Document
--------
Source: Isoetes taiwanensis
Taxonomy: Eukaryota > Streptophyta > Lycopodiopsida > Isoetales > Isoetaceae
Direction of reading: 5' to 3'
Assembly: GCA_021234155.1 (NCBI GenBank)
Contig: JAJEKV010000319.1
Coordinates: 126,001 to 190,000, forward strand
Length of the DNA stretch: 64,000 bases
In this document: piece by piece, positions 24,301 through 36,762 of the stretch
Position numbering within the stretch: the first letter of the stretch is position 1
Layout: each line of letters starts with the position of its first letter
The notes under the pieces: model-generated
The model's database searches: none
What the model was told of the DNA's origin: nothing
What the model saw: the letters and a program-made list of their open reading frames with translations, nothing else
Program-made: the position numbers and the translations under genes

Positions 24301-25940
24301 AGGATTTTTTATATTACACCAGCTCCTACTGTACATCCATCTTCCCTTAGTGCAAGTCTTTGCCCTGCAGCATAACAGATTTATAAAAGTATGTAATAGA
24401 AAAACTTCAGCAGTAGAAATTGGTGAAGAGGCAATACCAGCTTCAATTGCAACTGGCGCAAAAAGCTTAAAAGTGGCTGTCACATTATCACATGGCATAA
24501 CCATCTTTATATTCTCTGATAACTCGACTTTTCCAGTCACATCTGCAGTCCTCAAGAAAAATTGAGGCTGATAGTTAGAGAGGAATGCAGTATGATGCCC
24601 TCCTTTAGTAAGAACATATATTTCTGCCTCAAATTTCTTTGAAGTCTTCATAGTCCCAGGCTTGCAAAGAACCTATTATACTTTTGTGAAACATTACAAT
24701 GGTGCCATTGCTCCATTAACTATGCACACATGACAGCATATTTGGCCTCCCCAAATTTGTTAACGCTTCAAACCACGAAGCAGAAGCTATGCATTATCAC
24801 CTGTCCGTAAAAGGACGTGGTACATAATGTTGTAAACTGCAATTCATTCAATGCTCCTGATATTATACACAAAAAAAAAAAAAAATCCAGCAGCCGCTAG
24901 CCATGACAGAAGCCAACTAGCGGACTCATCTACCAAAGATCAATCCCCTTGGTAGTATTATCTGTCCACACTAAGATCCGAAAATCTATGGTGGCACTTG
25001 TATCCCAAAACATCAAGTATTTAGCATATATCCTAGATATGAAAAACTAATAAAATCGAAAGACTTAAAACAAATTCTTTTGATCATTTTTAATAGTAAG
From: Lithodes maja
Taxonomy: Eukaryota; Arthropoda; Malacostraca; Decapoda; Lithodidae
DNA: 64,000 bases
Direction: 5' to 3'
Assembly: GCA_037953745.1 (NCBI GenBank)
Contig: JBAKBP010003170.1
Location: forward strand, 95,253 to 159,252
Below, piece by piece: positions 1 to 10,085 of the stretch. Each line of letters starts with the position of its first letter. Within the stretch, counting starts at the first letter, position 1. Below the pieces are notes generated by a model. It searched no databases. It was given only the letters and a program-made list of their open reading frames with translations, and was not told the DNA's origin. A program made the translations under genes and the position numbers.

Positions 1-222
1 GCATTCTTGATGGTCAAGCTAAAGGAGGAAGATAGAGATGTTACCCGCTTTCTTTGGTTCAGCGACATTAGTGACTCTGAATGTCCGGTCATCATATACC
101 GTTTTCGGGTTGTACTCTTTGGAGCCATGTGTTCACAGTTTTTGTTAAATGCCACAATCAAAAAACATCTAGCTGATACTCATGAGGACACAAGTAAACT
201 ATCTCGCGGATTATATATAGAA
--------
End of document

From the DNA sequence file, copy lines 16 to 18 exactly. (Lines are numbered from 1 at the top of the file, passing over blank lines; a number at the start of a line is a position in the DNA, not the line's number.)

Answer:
Positions 24301-25940
24301 AGGATTTTTTATATTACACCAGCTCCTACTGTACATCCATCTTCCCTTAGTGCAAGTCTTTGCCCTGCAGCATAACAGATTTATAAAAGTATGTAATAGA
24401 AAAACTTCAGCAGTAGAAATTGGTGAAGAGGCAATACCAGCTTCAATTGCAACTGGCGCAAAAAGCTTAAAAGTGGCTGTCACATTATCACATGGCATAA